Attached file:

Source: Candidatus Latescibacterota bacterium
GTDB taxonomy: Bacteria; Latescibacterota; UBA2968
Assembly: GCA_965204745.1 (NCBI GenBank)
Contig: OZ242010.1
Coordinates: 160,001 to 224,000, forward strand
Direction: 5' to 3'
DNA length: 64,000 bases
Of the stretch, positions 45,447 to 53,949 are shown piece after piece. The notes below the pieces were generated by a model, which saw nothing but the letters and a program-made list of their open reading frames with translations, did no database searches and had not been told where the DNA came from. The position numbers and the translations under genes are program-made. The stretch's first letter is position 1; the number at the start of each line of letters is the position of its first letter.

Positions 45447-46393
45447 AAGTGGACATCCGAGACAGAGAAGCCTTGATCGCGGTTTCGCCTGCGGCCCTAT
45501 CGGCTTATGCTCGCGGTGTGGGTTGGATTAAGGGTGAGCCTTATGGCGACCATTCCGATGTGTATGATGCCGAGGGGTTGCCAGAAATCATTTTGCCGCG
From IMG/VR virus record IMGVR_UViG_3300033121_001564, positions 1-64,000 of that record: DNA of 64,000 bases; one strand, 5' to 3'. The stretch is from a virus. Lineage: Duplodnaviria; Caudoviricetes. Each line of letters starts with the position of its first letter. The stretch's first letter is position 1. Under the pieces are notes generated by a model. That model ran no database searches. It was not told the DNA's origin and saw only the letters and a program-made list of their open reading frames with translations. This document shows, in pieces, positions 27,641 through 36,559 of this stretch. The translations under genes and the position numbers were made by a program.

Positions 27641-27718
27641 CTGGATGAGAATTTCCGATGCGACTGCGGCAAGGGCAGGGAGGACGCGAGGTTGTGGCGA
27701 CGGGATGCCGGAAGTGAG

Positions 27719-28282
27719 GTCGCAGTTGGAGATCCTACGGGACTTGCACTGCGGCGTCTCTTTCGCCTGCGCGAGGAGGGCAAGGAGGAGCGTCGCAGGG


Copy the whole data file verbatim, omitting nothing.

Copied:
Source: Candidatus Latescibacterota bacterium
GTDB taxonomy: Bacteria; Latescibacterota; UBA2968
Assembly: GCA_965204745.1 (NCBI GenBank)
Contig: OZ242010.1
Coordinates: 160,001 to 224,000, forward strand
Direction: 5' to 3'
DNA length: 64,000 bases
Of the stretch, positions 45,447 to 53,949 are shown piece after piece. The notes below the pieces were generated by a model, which saw nothing but the letters and a program-made list of their open reading frames with translations, did no database searches and had not been told where the DNA came from. The position numbers and the translations under genes are program-made. The stretch's first letter is position 1; the number at the start of each line of letters is the position of its first letter.

Positions 45447-46393
45447 AAGTGGACATCCGAGACAGAGAAGCCTTGATCGCGGTTTCGCCTGCGGCCCTAT
45501 CGGCTTATGCTCGCGGTGTGGGTTGGATTAAGGGTGAGCCTTATGGCGACCATTCCGATGTGTATGATGCCGAGGGGTTGCCAGAAATCATTTTGCCGCG
From IMG/VR virus record IMGVR_UViG_3300033121_001564, positions 1-64,000 of that record: DNA of 64,000 bases; one strand, 5' to 3'. The stretch is from a virus. Lineage: Duplodnaviria; Caudoviricetes. Each line of letters starts with the position of its first letter. The stretch's first letter is position 1. Under the pieces are notes generated by a model. That model ran no database searches. It was not told the DNA's origin and saw only the letters and a program-made list of their open reading frames with translations. This document shows, in pieces, positions 27,641 through 36,559 of this stretch. The translations under genes and the position numbers were made by a program.

Positions 27641-27718
27641 CTGGATGAGAATTTCCGATGCGACTGCGGCAAGGGCAGGGAGGACGCGAGGTTGTGGCGA
27701 CGGGATGCCGGAAGTGAG

Positions 27719-28282
27719 GTCGCAGTTGGAGATCCTACGGGACTTGCACTGCGGCGTCTCTTTCGCCTGCGCGAGGAGGGCAAGGAGGAGCGTCGCAGGG